I have a new co-worker in the FOX12 weather center!
Meteorologist Liana Brackett has been with us since early January; getting on-air just in the past few days. She’ll be getting you all your weather information during the 8pm and 9pm shows on PDX-TV. Of course she’ll be working on other shows as well. Our company owns both FOX12 and PDX-TV and we produce newscasts for both stations. It’s all the same in that the signal just goes to one transmitter or the other; the same graphics and FOX12 branding is used in all shows. We produce 6 evening newscasts so that’s a lot of weather content to fill! We do a lot of this:
There are generally two ways a person gets into broadcast meteorology (television weathercasting). The first is most typical: you get a broadcast journalism degree, start as a reporter, get some weather knowledge, and become a weathercaster. The second path is to get a degree in Atmospheric Sciences or Meteorology and then become an on-air meteorologist.
Here in the Portland television market there are 4 weathercasters with a degree in meteorology and we now have 3 of them! Brian MacMillan and I both have degrees along with Liana. She graduated from UC Davis with a degree in Atmospheric Sciences. Liana spent the past 6 years working here in Portland right under our noses…at the Portland National Weather Service office. As a result she knows our weather well which is quite a plus. To be honest, it’s a bit of a pain to teach someone from another part of the country how our weather works; it takes awhile to get used to all our terrain and the effects it has on day to day conditions so we got lucky to find someone local.
I asked her a few questions…
What’s the hardest part of changing from a non-TV job to “on-air”? Using less technical meteorological terms! That was a tough one for me because I was used to using “orographic lift” and other terms daily. But, I love explaining weather terms so that will be fun to do on-air.
What’s the best part? I love explaining weather to people so now I get to do it every day! That, and the dressing up part and the fun people I get to work with.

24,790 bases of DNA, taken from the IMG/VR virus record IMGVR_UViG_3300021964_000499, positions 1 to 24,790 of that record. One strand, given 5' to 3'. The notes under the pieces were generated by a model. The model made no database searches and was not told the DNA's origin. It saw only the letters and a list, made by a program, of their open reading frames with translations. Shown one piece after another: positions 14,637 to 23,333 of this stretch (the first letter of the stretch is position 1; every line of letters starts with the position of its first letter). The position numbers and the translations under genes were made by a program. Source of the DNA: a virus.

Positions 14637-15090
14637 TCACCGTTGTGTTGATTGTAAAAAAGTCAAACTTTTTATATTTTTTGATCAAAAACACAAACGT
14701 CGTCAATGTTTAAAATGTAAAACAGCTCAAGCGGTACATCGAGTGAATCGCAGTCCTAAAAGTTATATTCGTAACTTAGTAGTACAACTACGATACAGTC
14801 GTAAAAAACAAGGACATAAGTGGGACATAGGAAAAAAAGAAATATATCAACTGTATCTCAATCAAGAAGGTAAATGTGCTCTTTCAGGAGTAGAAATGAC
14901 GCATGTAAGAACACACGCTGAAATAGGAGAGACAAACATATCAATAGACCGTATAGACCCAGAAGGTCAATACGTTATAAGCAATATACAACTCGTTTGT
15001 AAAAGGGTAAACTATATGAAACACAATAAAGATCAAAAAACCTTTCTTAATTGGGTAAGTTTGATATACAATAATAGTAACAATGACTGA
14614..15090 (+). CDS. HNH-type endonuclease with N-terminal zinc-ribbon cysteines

Have you been surprised by anything/something? I didn’t realize how long I can spend looking at the weather! At the NWS, you’re constantly watching the weather so I can easily spend 3-4 hours just trying to get the forecast “just right.” But, now in TV, I have to manage my time between forecasting, getting camera ready, and actually doing the show. I just need to get some more programs on my home computer then.
What’s it like to tell a weather “story”, have a producer talk in your ear, change graphics, and smile all at the same time? Tougher than it looks or no? Oh. My. Goodness. It is way tougher than it looks! There is an art to it all, and that’s when things go perfectly. It’s even more challenging when you throw in any malfunctions like you can’t see yourself, but you still need to talk into the camera and smoothly go through your weather story. But, I’m loving the challenge and know it’ll just get easier and smoother. I seriously love this job!
Anything else you want to add?
This job is amazing! Well, I get to work with Mark every weeknight
so how can it not be? Lol, he’s sitting nextto me so I have to say that. J
Because I’m such a mean guy…that’s right…
We’ve all enjoyed getting to know Liana over the past month and look forward to many more months/years with her!
Here is some contact info for you:
Follow on Twitter: https://twitter.com/LianaBrackett
Like on Facebook: https://www.facebook.com/lianabrackett/?fref=nf
By the way, in case you are wondering who is leaving or getting fired? No one. Nora Hart has been doing weather for the past 16 months but is now a news anchor again. She’s leaving us in the weather center and moving about…15 feet away.
Chief Meteorologist Mark Nelsen